August 14, 2020

Grief is a Never-Ending Labyrinth.

Death came knocking on my door when my father died unexpectedly and suddenly.

These past few months, I’ve immersed myself in grief and felt like I was walking through a never-ending labyrinth.

In Greek mythology, a labyrinth is a complex, confusing structure with a lot of choices, paths, and directions to make. A person has to navigate themselves through the pathways in order to find the one single path that will lead to the exit out of the labyrinth.

As soon as we enter a state of grief, we enter an emotional and spiritual labyrinth.

In the beginning, we will walk slowly and carefully, not knowing where the path through the dark and unfamiliar maize will take us. Since we can’t make out the path ahead, we may feel an uncertain or scary sensation start to burn up inside of us. These feelings may fade along the way when we start to become familiar with our circumstances and emotions.

Just as we start to walk, we may come across the first wall early in our process. This wall is called Denial.

“How can this be happening?” we may ask. “I just started to walk my path of bereavement.”

For most people, this step can break their spirits and keep them from moving forward, finding the labyrinth meaningless. Just like grief, the first stage of denial may put us two steps back. Tough emotions may make their way through our head, and thoughts like, “This can’t be true; my father can’t really be gone,” may jump up from nowhere.

We may not necessarily experience this emotion at the start of our grieving process either. We could be in our sixth month of grieving when denial hits us like a lightening bolt. But as with most things in life, once we accept how we’re feeling—once we accept the wall in front of us—we’ll be able to move on.

It is after hitting the third, fourth, or even fifth wall when Anger starts to boil up inside, and when our reality and its pain reemerge. We may be angry at our deceased love one for not fighting hard enough to stay on Earth a little bit longer. Maybe we start blaming ourselves for not doing enough to prevent our loved one from dying, or maybe we resent another loved one or the doctor who treated the illness. We could even feel angry at God for not answering our prayers. Once we face the intense feeling of anger and give it space to pass, we can start picking up the pieces and continue walking our path of grief.

We may also face a crossroads where we’re obligated to choose, to decide “left” or “right.” This is called Bargaining. If we choose left instead of right, and we hit a wall, we might ask ourselves, “Why?” and think, “If only I had chosen the right direction.” If only we have taken him to a doctor sooner. If only we had celebrated New Year’s Eve with him for the last time.

We secretly bargain with God in order to postpone our pain, but with bargaining also comes immense guilt. We wonder if we could’ve saved our loved one or done more for him. It is at this point in the process when we are obligated to decide how we will move forward. If we decide to stop feeling guilty and focus on the great possibilities that lie ahead of us, we might just find the right path out of this dark, overwhelming maze.

There will be times when we are conscious of the darkness that surrounds us. This is Depression. In this phase, we will feel sorrow and regret. It literally feels like there is a shadow hanging over us, a cloud blocking the sun from shining—a chill, a hopelessness. Mourning is like a cold, grey winter’s day where all the flowers around us have died and we are trying our best to find some color in the world.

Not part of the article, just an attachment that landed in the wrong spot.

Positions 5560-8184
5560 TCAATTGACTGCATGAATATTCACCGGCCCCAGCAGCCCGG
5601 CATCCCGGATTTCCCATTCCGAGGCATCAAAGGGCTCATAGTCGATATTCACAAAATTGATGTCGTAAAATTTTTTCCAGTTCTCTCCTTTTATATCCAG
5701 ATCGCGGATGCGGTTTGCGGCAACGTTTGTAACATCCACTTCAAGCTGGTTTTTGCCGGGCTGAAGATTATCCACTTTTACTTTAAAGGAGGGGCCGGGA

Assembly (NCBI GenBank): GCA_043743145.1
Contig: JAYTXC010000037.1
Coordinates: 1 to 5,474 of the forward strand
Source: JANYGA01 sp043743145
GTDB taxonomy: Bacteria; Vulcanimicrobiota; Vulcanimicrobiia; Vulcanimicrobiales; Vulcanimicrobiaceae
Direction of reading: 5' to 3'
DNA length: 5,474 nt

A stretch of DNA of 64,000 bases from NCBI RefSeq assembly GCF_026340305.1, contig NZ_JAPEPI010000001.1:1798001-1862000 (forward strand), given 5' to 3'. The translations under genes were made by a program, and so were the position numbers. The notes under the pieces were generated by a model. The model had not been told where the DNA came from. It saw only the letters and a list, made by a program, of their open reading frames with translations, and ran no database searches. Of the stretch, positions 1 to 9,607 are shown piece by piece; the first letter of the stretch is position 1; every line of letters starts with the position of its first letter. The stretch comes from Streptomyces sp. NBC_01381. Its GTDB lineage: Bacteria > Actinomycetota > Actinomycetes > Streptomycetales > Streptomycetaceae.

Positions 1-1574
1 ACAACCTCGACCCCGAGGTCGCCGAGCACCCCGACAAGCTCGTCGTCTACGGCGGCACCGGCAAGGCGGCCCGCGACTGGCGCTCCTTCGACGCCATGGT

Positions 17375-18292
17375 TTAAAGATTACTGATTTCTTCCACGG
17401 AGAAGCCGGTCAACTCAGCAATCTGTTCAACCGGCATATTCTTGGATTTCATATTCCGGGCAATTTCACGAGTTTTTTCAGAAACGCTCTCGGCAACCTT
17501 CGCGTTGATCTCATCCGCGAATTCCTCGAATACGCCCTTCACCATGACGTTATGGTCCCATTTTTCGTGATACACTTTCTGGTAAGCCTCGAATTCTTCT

“This too shall pass,” they say. We will spot the flower blooming inside our heart again. We will find joy and laughter in small things. We just need to keep our chin up and walk. Walk. Walk until we find the ray of sunshine coming through a small hole in the wall. It is there, if we only keep on moving forward.

And then we find Acceptance. We accept that we may be in the labyrinth for a while, embracing our emotions while walking the path of bereavement. Having peace with ourselves and making peace with the fact that we have lost our loved one, we decide to pick up the pieces and move forward. Maybe we are not truly happy yet, but we are not so aware of the dark cloud around us anymore. We are coping. We are not drowning in our sorrows anymore—and this is good.

When we reach this stage, we must give ourselves a pat on the back because we have been to hell and back.

Don’t resist any of the stages or emotions you experience along the way. Embrace all of it: the pain, despair, denial, anger, resentment, guilt, and especially the times of happiness, hope, forgiveness, and acceptance.

We may pass some of these stages a few times. We may experience them in a different order, but we will experience all of them.

Be patient and remember that everyone grieves differently and in their own time.

When my father died, my brother experienced his grief internally or through his music. My mother wore her emotions on her sleeve; she cried a great deal and spoke to me often about how she was feeling.

I expressed my grief outwardly. I shared my emotions with my close friends and my psychologist. That was my way of coping and evaluating my own feelings of mortality.

And then, maybe one day when we least expect it, we will find the exit out of the labyrinth.

I am not there yet, but when that day comes, I will embrace my freedom, without grief, and walk around with the wonderful memories we had with my father.


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Anja van der Merwe  |  Contribution: 180

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